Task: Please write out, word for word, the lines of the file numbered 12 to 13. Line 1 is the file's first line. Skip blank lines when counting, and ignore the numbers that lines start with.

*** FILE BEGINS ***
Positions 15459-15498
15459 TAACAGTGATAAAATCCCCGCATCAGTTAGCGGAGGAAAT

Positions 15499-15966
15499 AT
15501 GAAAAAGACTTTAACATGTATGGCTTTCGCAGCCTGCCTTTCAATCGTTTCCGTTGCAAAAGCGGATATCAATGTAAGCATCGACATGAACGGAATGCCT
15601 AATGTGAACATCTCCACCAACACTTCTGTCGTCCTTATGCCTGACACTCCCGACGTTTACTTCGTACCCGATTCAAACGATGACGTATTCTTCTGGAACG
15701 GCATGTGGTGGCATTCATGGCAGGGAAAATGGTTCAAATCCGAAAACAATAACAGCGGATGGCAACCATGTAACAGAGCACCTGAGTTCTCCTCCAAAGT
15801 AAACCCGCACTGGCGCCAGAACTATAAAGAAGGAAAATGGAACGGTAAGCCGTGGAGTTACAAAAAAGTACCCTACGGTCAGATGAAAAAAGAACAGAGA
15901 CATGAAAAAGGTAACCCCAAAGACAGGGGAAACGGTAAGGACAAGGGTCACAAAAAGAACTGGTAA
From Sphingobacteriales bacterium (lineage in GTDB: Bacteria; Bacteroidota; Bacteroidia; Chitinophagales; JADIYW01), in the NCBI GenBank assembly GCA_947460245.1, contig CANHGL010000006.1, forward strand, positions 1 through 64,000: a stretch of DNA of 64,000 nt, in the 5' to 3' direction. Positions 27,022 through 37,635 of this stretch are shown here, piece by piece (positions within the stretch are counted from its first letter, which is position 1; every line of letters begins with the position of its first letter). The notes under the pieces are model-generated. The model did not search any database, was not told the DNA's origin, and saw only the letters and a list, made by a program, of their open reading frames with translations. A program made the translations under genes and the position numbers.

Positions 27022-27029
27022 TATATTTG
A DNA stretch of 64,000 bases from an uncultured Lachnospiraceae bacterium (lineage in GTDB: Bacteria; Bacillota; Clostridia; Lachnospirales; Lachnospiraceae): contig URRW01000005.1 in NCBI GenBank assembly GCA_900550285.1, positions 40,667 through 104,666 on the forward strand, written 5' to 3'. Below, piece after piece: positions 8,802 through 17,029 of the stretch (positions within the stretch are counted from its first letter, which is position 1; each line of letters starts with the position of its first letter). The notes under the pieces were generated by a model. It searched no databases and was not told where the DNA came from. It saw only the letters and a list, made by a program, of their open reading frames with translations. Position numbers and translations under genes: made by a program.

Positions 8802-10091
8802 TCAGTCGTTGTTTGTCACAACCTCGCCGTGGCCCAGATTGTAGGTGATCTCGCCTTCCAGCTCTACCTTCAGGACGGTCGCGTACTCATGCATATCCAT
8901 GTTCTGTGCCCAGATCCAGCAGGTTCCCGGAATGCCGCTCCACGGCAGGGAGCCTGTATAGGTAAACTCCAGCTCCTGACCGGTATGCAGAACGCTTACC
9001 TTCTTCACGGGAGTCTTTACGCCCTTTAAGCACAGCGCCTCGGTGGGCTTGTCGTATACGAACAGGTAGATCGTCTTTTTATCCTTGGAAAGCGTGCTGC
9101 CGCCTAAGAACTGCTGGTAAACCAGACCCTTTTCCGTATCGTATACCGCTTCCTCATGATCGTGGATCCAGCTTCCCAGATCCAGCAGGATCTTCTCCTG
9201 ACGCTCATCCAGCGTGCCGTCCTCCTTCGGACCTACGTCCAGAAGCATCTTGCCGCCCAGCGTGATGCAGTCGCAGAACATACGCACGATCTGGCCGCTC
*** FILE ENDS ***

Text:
27022 TATATTTG
A DNA stretch of 64,000 bases from an uncultured Lachnospiraceae bacterium (lineage in GTDB: Bacteria; Bacillota; Clostridia; Lachnospirales; Lachnospiraceae): contig URRW01000005.1 in NCBI GenBank assembly GCA_900550285.1, positions 40,667 through 104,666 on the forward strand, written 5' to 3'. Below, piece after piece: positions 8,802 through 17,029 of the stretch (positions within the stretch are counted from its first letter, which is position 1; each line of letters starts with the position of its first letter). The notes under the pieces were generated by a model. It searched no databases and was not told where the DNA came from. It saw only the letters and a list, made by a program, of their open reading frames with translations. Position numbers and translations under genes: made by a program.